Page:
A Closer Look at Community Engagement
One of the Berkshire Taconic region's most important assets is its dynamic mix of people, and the time and talent they bring to their communities. Pitching in to enrich civic life has been essential to our common story for generations.
Yet demographic, political and economic trends are testing this tradition of involvement in rural areas like ours. Throughout the region, overall populations are flat or shrinking at the same time that income inequality -- which can drive down participation -- is on the rise. Many worry that community involvement is declining, while others report feeling excluded from vital aspects of public life.
increasing community engagement
is a strategic priority for Berkshire Taconic Community Foundation as we look to help create a more vibrant future for residents.
We know that when people come together to tackle an issue or solve a problem, they build relationships, strengthen networks, and boost levels of trust and reciprocity. We remain a broad-based funder helping donors with varied interests commit to a range of causes; in addition, we are dedicating time and resources to unique efforts that will help bridge differences, connect individuals to institutions and promote leadership.
What We're Learning
Our communities are clear-eyed about their own challenges and opportunities. As they weighed in on pressing issues over the last few years, residents have shared
perceptions of declining engagement
, with aging leadership and younger generations constrained by the economic and social demands on modern families. They described growing divides -- between rich and poor, long-term residents and younger and newer residents, including a swelling second homeowner population in some places -- that raise concerns about levels of involvement in organizations. Clearly, these shifts create uncertainties for institutions and communities alike.
At the same time, residents frequently named the
region's arts and culture institutions
as among the most important assets, which distinguish our region from other places. They also cited the critical role of the creative economy, which employs more people here than in other parts of the country, contributes to quality of life, and helps attract and retain residents and visitors.
>> A question for Berkshire Taconic emerged: could we capitalize on a major strength to help reverse worrying trends? Through our partnership with the Boston-based Barr Foundation, we are beginning to find out. <<
To learn more about barriers to engagement in the robust arts sector among local populations, we funded a team of resident-researchers to conduct community-based participatory research in Pittsfield this summer via surveys, interviews and focus groups, reaching a diverse sample of over 450 full-time residents. [Read a summary here.] Their research surfaced a series of findings that inspire action, including:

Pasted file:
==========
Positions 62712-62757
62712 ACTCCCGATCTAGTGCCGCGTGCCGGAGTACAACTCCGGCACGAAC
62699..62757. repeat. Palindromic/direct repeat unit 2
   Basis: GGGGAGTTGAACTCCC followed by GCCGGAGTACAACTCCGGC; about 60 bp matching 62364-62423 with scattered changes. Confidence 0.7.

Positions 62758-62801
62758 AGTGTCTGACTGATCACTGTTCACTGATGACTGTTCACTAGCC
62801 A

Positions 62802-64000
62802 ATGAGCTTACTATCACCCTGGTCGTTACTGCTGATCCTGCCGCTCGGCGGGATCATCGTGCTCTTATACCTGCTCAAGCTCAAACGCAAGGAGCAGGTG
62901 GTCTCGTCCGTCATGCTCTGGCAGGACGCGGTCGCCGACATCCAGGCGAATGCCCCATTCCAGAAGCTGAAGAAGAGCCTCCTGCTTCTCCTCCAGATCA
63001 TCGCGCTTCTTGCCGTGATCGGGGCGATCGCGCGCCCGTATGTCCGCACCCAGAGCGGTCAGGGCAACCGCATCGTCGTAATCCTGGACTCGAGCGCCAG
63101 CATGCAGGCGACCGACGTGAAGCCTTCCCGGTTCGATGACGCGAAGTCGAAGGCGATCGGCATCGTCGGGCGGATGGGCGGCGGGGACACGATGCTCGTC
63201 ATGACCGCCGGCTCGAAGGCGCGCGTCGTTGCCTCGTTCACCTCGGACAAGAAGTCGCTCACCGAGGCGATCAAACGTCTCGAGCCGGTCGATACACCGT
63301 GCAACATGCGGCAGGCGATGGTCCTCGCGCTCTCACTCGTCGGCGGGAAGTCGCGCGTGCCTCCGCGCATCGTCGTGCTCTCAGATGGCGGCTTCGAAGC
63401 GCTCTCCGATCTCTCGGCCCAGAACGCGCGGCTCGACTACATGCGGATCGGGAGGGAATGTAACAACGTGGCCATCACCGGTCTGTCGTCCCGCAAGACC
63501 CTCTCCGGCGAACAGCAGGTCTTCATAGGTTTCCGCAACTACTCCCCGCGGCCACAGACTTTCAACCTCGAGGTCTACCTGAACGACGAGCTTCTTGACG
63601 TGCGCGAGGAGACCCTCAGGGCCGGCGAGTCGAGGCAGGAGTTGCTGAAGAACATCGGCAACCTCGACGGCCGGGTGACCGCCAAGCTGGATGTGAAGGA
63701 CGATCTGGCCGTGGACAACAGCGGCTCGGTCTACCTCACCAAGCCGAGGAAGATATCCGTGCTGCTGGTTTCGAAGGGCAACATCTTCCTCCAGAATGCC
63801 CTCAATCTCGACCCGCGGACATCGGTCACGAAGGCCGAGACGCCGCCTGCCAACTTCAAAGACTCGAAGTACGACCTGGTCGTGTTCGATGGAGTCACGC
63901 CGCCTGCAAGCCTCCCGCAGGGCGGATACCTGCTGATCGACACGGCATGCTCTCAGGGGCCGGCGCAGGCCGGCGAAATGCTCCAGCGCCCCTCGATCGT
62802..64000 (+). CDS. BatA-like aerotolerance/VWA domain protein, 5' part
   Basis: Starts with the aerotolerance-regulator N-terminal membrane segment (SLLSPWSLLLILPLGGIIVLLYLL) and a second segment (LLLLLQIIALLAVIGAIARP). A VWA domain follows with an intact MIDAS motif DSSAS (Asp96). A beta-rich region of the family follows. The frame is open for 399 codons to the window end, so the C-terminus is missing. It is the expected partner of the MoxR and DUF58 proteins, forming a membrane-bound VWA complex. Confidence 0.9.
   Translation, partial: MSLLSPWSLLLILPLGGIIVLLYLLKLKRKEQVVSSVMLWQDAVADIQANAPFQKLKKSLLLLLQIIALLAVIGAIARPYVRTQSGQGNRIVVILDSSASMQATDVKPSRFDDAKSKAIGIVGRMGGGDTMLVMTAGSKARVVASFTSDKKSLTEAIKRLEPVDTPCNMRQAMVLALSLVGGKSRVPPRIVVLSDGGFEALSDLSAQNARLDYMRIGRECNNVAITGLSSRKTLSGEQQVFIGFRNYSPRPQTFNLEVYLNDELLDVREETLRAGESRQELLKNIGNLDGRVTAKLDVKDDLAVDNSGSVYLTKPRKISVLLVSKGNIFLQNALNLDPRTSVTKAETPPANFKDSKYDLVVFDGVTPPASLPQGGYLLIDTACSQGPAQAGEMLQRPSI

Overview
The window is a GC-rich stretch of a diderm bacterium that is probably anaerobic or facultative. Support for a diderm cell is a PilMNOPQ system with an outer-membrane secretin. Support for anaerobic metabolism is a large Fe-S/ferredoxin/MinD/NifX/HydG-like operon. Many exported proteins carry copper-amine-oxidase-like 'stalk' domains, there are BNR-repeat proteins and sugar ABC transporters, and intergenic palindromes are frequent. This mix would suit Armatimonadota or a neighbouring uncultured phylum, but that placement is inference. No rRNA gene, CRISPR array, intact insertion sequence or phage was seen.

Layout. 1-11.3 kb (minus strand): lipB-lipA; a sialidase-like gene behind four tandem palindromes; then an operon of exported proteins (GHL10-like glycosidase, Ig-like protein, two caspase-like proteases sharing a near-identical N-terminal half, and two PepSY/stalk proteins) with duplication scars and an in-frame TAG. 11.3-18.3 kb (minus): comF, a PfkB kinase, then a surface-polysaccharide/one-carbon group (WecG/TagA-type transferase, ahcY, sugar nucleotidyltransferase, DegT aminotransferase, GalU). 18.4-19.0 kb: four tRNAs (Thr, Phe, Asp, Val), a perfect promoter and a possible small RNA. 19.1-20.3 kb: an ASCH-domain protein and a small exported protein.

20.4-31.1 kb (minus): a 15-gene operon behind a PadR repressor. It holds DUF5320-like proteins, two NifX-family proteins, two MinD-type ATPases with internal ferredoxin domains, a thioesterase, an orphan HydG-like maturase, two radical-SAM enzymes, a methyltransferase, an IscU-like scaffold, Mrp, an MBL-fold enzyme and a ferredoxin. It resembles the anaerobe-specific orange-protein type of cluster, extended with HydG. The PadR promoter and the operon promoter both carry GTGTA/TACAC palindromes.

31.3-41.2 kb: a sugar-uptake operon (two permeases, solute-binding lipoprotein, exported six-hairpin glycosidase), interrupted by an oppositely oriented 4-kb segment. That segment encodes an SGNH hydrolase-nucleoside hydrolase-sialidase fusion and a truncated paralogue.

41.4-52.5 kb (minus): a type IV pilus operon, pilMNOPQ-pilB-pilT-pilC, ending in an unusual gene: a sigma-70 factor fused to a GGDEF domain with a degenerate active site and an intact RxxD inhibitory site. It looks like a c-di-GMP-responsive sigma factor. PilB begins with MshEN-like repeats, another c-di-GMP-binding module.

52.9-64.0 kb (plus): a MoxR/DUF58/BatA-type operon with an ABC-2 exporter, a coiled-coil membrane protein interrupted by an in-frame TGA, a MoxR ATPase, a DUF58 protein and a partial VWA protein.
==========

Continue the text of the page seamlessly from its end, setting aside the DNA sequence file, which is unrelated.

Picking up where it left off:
The researchers identified a constellation of other
barriers related to social discomfort
, including not feeling welcome, a dearth of engaging cultural content, language access, and scarce family-friendly programs and audience diversity.
- 80% of surveyed residents want to be more involved in the arts.
- Only 1 in 5 respondents reported feeling connected to the arts, with people of color reporting comparatively lower rates of feeling included in the arts.
- 60% of respondents reported barriers to participating in the arts with cost, or cost plus a related concern (e.g., transportation, time or lack of awareness), most frequently cited as barriers.
What We're Doing
ARTS BUILD COMMUNITY INITIATIVE
Arts Build Community
initiative combines research, grant support, network and capacity building, and donor engagement to increase levels of involvement in the arts and creative process among year-round residents and organizations in Berkshire County. It is specifically focused on creating stronger connections among arts and community-based institutions and young people, people of color and immigrants, and low-income communities. Key highlights include:
New Grants: With a total investment of $200,000 through a funder collaborative, we seek to
spur innovation among Berkshire County arts and cultural nonprofits
and community-based organizations as they launch new projects, expand existing programs and collaborate with other organizations.
New Programming: A group of seven arts and culture nonprofit organizations in Berkshire County are participating in a new
yearlong learning program
with a curriculum designed to help them address barriers to participation in the arts, foster resource-sharing and experiment with new approaches through a grants program. Together, these organizations will receive an investment of nearly $120,000.
New Networks: BTCF, Massachusetts College of Liberal Arts and the Berkshire Regional Planning Commission are joining forces to create a
shared vision for arts educatio
n that will ensure equitable access to cultural resources for all students, increase the use of arts-based strategies in student learning and create paths to employment at cultural institutions.
In addition, we want to ensure that the nonprofit sector as a whole is stronger by promoting effective board leadership and helping boards to benefit from diverse perspectives. We are focused on leadership training through the biennial
Board Leadership Forum
read a recap
], with seminars on critical issues for board leaders in alternate years, starting later this spring.
Our strategic priorities are the building blocks for a stronger region. They help us sharpen our direction, identify and fund community projects, and create partnerships for lasting change. We invite you to join us.